Send to

Choose Destination
J Vasc Res. 2007;44(4):253-63. Epub 2007 Mar 15.

Production of inflammatory molecules in peripheral blood mononuclear cells from severely glucose-6-phosphate dehydrogenase-deficient subjects.

Author information

Dipartimento di Scienze e Tecnologie Biomediche, Sez di Patologia Sperimentale, University of Cagliari, Cagliari, Italy.



We have previously demonstrated that Mediterranean glucose-6-phosphate dehydrogenase (G6PD)-deficient peripheral blood mononuclear cells (PBMC) respond to mitogenic stimuli with a reduced cholesterol synthesis and growth. In the present study, we have investigated the release of inflammatory molecules by PBMC following a mitogenic stimulus, as well as the transformation to foam cells of monocyte-derived macrophages from severely G6PD-deficient and normal subjects.


PBMC from G6PD-deficient subjects produced interleukin (IL)-1beta and IL-6 to a lower extent compared with normal subjects. 5-Hydroxyeicosatetraenoic acid, a primary product of 5-lipoxygenase, was slightly decreased. Tumour necrosis factor-alpha and IL-1beta secretion was significantly reduced in monocyte-derived macrophages. No difference was found in IL-10 secretion, whereas transforming growth factor-beta was invariably found to be significantly higher in G6PD-deficient cells. In cells incubated with acetylated low-density lipoprotein, cholesterol esterification and its storage in lipid droplets were lower than in normal G6PD cells.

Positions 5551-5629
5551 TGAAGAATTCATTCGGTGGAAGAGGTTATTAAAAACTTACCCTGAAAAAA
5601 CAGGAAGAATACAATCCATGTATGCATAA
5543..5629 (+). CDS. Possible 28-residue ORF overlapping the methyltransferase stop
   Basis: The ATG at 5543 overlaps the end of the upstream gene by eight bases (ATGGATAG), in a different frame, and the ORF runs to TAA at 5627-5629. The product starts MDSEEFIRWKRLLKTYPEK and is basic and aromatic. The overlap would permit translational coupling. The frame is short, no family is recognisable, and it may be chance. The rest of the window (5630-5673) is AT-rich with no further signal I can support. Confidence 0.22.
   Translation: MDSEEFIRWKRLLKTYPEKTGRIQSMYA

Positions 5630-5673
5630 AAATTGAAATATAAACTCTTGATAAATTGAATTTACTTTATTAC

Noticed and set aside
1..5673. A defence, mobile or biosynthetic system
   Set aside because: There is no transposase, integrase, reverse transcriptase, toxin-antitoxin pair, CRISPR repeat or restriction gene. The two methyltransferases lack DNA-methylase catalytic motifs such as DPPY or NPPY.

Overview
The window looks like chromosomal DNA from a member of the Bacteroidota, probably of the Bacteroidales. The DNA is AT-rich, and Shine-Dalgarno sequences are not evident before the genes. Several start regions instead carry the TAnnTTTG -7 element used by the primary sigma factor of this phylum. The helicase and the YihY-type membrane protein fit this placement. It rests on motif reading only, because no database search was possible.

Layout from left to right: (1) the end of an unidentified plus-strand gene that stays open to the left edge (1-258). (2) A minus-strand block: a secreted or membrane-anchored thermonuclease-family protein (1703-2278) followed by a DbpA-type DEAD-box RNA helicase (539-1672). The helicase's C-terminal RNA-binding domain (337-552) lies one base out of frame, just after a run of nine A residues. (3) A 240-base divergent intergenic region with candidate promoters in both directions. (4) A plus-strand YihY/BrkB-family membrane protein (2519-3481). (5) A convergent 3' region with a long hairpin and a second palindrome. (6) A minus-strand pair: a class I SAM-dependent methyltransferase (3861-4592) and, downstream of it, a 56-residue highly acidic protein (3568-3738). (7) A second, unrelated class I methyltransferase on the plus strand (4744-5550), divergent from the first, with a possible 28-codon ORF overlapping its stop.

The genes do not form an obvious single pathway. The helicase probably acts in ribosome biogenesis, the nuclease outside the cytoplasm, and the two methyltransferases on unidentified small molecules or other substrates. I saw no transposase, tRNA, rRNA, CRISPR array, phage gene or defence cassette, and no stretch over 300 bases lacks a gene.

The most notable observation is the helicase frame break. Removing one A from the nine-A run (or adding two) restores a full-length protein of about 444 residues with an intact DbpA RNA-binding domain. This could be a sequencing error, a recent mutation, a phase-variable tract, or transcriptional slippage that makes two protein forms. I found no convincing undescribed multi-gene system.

We conclude that by reducing the secretion of inflammatory molecules by PBMC and increasing the secretion of transforming growth factor-beta and the capability of monocyte-derived macrophages to accumulate lipid droplets and convert into foam cells, G6PD deficiency may confer a partial protection against atherosclerosis leading to the reduced risk of cardiovascular diseases reported in G6PD-deficient subjects.

[Indexed for MEDLINE]

Supplemental Content

Full text links

Icon for S. Karger AG, Basel, Switzerland
Loading ...
Support Center